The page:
Re: [TLS] Pre_shared_key Extension Question

Eric Rescorla <ekr@rtfm.com> Thu, 18 August 2016 15:54 UTC

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From: Eric Rescorla <ekr@rtfm.com>
Date: Thu, 18 Aug 2016 08:54:08 -0700
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To: Benjamin Kaduk <bkaduk@akamai.com>
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Subject: Re: [TLS] Pre_shared_key Extension Question
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On Thu, Aug 18, 2016 at 8:47 AM, Benjamin Kaduk <bkaduk@akamai.com> wrote:

> On 08/18/2016 10:29 AM, Eric Rescorla wrote:
>
>
>
> On Thu, Aug 18, 2016 at 8:18 AM, Benjamin Kaduk <bkaduk@akamai.com> wrote:
>
>> On 08/17/2016 05:17 PM, Eric Rescorla wrote:
>>
>> It would be a fairly significant simplification to say you could only
>> have one PSK, because then we could easily require the client to prove
>> knowledge of the key, for instance by stuffing a MAC at the end of the
>> ClientHello as we discussed in Berlin.
>>
>> So:
>> Is there any demand for multiple identities? I do not believe there is
>> any in the Web context. If not, we should remove this feature.
>>
>>
>> Then at PSK rollover time, clients are expected to fall back to a new TLS
>> connection using the other PSK?
>>
>
> I'm not sure I follow. Can you say more?
>
>
> With caveat that I don't deploy PSK-based systems and this is before my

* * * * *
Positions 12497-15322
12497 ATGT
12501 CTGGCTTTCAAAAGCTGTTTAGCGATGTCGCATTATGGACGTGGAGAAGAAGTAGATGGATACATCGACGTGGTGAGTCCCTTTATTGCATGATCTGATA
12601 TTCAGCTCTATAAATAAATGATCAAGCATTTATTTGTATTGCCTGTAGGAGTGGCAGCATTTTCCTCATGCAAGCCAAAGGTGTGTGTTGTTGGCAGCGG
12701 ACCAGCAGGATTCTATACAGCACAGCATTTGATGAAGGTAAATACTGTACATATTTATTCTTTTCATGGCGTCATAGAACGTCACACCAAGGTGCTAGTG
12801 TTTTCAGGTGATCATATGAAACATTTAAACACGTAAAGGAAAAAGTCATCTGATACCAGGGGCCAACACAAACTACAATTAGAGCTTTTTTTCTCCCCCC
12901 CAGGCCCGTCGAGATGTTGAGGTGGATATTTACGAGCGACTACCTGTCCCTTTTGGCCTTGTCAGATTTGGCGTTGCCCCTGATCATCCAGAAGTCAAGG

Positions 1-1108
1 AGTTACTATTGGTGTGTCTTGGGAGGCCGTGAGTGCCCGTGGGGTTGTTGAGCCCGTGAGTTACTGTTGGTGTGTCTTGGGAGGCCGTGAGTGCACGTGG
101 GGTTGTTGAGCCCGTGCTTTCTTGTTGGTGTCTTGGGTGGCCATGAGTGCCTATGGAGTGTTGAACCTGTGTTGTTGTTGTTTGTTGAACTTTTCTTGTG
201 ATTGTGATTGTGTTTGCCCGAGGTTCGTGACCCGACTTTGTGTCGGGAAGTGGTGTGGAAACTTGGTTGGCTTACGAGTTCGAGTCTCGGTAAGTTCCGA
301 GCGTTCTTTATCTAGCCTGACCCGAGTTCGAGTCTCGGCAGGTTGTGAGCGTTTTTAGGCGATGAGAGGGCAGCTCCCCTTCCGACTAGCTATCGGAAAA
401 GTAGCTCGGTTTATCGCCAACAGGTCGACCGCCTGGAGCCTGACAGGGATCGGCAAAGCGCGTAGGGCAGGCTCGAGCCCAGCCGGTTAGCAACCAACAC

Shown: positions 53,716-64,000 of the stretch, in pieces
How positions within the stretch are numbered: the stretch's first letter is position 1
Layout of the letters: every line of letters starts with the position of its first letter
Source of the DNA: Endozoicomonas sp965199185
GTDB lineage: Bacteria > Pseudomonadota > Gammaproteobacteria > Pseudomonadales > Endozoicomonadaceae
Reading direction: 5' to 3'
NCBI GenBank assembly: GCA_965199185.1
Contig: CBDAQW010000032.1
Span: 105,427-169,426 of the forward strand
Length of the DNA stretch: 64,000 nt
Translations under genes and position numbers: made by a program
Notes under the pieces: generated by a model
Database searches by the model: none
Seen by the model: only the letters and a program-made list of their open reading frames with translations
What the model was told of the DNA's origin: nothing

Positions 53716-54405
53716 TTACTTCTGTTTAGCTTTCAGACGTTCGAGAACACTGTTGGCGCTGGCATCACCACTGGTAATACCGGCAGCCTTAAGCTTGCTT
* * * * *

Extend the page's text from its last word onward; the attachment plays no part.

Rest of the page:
> morning coffee ... suppose I have a related group of IoT devices that use
> TLS+PSK to communicate.  But, I don't want the long-term cryptographic
> secret (the PSK) to be permanent and unchanging, since that's not best
> practices and leaves me in a tough spot if it ever leaks.  So, I generate a
> new PSK every three months, provide a device on the network that lets the
> devices retrieve the new one, and everyone is supposed to expire the old
> one a month after the new one is available.  My PSK identities could then
> be something like "2016Q2" (or something more complicated; it doesn't
> really matter), but since the devices are autonomous and not synchronized,
> I can't have a "flag day" transition from using the 2016Q1 to 2016Q2 key.
> At some point, a device will try to use the 2016Q2 key as a client against
> a server device that only has the 2016Q1 key, and the handshake fails.  In
> the rollover scenario I describe, the client can then try a new handshake
> with the 2016Q1 key instead of the 2016Q2 key, which should succeed.
>

That would be the implication at this point, I think, though one could
imagine having some HRR version that was like "I have no idea about this
PSK". This would be easy with davidben's proposed new HRR Structure.

-Ekr


> Given the benefits of only allowing one PSK identity from the client, I am
> fine with requiring the second hanshake in this (contrived?) scenario; I
> just wanted to mention it so that we know what we're getting into.
>
> -Ben
>